## Calculus: Early Transcendentals 8th Edition

$$h'(x) = \frac{\sqrt{x}}{2(x^2 + 1)}$$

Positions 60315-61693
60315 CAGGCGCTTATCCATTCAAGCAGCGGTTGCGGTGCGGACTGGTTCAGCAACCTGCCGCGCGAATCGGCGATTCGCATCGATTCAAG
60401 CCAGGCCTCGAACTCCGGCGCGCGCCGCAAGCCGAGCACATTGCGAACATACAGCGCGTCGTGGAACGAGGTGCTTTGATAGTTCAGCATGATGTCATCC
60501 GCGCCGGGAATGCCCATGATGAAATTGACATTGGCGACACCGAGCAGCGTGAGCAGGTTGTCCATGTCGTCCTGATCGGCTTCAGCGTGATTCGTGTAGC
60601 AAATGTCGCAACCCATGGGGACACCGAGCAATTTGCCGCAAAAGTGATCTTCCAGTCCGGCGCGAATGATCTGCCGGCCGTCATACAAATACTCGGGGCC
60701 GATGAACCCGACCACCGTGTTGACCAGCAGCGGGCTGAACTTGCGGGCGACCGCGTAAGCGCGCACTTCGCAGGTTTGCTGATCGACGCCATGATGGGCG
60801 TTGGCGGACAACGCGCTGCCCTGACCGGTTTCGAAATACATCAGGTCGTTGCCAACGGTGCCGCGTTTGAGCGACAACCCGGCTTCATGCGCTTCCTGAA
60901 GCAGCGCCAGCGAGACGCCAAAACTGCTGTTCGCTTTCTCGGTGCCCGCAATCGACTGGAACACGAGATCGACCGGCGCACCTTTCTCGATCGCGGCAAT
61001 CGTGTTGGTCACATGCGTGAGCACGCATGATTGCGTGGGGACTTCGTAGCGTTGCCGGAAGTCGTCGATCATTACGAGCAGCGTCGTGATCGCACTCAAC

$$h(x) = \int\limits^{\sqrt{x}}_1 {\frac{z^2}{z^4 + 1}}dz$$ Using FTC 1, plug the upper bound into z and multiply by the derivative of the upper bound (chain rule). $$h'(x) = \frac{(\sqrt{x})^2}{(\sqrt{x})^4 + 1} \times (\sqrt x)'$$ Simplify. $$h'(x) = \frac{x}{x^2 + 1} \times (\frac{1}{2\sqrt x})$$ $$h'(x) = \frac{\sqrt{x}}{2(x^2 + 1)}$$